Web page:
Wednesday, July 2, 2014

Supreme Church of the Corporate States of America

Monday's decision saw the so-called Supreme Court voted 5-4 in favor of Hobby Lobby and Conestoga Wood to determine that corporations have religious rights.  In the most basal of responses, we would most likely see this as a problem of religious encroachment or the anti-science , but in practice, I'd put this down as an issue of corporate power and the corporatist state of the serving Supreme Court justices.  The thing is not just that corporations run things in accordance with their religious beliefs -- that happens quite often.  Hobby Lobby themselves does give a lot of money to religious charities.  Chick-Fil-A is closed on Sundays and religious holidays as well as printing Bible references on their containers.  There's nothing really problematic about that per se.  These sorts of actions, though, really operate on a scale of funds, when you get right down to it (i.e. what they do with their money).  What this decision really allows is for the religious beliefs of the owners of corporations to determine factors on the lives of their employees.  Now, you're not really dealing with the money alone, but with the lives of employees.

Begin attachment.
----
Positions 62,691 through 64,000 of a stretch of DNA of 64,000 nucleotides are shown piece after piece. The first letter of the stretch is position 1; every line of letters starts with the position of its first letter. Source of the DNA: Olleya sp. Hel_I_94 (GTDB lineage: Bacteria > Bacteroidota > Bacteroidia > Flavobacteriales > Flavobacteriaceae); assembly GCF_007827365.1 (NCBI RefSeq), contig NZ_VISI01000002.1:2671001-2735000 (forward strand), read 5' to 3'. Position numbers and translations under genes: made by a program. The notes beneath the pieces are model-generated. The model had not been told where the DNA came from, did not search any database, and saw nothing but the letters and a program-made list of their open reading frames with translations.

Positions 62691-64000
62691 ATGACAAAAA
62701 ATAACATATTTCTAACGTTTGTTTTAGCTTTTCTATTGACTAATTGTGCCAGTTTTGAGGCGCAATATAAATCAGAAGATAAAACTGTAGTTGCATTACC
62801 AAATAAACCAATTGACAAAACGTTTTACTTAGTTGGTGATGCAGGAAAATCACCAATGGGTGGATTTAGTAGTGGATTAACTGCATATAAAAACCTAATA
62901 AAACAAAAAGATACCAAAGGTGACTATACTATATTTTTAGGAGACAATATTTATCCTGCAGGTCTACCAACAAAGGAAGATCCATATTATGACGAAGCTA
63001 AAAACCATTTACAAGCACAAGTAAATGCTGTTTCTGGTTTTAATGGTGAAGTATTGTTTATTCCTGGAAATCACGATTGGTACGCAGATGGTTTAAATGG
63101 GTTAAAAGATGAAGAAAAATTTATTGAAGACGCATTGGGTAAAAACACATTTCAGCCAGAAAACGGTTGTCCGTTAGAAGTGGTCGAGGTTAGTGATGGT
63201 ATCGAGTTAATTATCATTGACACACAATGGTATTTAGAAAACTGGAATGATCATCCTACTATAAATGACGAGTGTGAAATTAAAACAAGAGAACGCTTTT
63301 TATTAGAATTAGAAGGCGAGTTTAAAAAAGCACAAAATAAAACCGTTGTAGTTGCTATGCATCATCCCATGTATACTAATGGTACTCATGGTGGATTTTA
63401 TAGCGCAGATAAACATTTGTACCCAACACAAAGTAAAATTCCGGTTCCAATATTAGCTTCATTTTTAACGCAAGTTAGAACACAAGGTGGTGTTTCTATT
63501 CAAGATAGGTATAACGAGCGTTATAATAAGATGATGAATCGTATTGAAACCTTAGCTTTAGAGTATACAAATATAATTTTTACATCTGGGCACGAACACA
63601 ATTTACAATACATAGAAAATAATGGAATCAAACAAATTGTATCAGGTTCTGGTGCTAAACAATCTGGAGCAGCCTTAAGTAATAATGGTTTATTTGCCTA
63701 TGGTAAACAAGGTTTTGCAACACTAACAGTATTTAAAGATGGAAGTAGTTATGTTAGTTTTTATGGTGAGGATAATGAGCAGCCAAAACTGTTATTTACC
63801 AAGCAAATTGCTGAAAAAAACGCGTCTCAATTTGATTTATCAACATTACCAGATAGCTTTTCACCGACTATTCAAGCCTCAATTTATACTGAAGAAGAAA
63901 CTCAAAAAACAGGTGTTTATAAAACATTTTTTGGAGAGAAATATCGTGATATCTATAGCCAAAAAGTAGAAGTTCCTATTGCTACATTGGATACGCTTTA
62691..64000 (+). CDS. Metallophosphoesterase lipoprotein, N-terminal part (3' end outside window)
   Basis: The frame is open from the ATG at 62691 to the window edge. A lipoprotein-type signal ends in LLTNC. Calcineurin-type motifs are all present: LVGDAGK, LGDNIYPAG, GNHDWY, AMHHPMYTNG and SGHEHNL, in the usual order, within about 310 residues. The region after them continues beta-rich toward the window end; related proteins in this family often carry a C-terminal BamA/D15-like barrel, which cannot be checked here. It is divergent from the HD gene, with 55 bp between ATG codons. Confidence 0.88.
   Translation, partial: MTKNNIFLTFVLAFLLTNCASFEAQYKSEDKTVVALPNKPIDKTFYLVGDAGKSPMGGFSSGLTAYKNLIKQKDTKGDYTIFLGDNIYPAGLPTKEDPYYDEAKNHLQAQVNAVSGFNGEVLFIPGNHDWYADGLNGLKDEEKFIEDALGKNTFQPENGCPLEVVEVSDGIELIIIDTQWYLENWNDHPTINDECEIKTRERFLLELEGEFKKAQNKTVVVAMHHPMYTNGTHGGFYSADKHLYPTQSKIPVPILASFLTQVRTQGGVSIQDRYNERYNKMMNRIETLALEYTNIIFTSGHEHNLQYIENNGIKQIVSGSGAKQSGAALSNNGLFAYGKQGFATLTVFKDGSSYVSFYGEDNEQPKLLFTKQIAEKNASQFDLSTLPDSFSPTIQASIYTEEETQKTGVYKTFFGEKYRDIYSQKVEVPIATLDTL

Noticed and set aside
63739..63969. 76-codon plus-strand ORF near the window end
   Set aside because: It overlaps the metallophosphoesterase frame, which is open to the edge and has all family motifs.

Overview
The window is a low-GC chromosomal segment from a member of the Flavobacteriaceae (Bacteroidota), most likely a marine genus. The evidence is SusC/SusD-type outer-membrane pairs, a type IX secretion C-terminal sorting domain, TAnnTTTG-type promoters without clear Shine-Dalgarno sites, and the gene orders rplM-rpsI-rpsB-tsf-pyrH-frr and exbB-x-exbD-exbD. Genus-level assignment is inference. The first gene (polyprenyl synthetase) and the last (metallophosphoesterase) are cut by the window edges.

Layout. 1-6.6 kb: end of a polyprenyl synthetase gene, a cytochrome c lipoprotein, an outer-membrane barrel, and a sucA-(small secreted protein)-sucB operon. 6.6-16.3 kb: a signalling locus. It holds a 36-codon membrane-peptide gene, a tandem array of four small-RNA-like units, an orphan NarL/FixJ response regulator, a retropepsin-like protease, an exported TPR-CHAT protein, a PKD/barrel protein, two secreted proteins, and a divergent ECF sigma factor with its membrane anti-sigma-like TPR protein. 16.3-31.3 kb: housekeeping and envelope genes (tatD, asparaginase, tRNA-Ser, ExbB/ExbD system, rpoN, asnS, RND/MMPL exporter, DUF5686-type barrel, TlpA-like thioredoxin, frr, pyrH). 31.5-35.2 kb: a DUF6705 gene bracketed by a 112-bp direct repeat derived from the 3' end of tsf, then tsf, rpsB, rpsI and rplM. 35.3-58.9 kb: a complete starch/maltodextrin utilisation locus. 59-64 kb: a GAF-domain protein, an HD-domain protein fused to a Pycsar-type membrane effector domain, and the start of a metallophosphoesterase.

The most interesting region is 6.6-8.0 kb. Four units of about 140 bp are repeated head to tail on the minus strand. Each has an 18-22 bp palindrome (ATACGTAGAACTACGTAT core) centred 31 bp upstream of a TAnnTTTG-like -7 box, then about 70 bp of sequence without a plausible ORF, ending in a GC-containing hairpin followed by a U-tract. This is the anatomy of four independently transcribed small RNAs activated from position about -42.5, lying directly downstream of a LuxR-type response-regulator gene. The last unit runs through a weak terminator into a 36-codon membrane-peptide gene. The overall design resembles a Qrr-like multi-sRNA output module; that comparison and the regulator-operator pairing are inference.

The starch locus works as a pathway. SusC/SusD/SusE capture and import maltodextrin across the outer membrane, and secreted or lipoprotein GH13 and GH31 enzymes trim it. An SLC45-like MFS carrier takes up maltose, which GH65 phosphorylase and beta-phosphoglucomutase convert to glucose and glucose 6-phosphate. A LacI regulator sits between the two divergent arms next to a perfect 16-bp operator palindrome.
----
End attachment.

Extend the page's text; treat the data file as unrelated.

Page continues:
Why I say this is really a matter of corporate power is the fact that it rather blatantly ignores the religious beliefs of the employee and favors the rights of the employers.  In the case of Hobby Lobby, they qualify as what is known as a "tightly held" corporation, where a small group within the family owns at least 50% of the stock, which makes them the sole controlling interest.  In theory, this implies that company policy is theirs to decide and no one can override them, even if all other shareholders are against it.  But there are things corporations generally can't do regardless of how much they might like to.  Generally speaking, when we are dealing with issues of basic rights, the rights of one individual end where another individual's rights begin.  This is basically the inevitable flow of equal protection under the law.  One person's freedom of religion is all well and good, but they can't take their religion to the point of its destruction of another person's free exercise of their beliefs.  Herein lies the core problem with the idea of giving a corporation the privilege of religious exercise -- a corporation doesn't just consist of a single religious belief.  You will have employees who are of different beliefs and different views.  The Supreme Court's decision is basically saying that the rights of those who own the company are more important than the rights of the employees...  although in a sense, this is practically equivalent to saying that only the rights of the corporations can ever matter.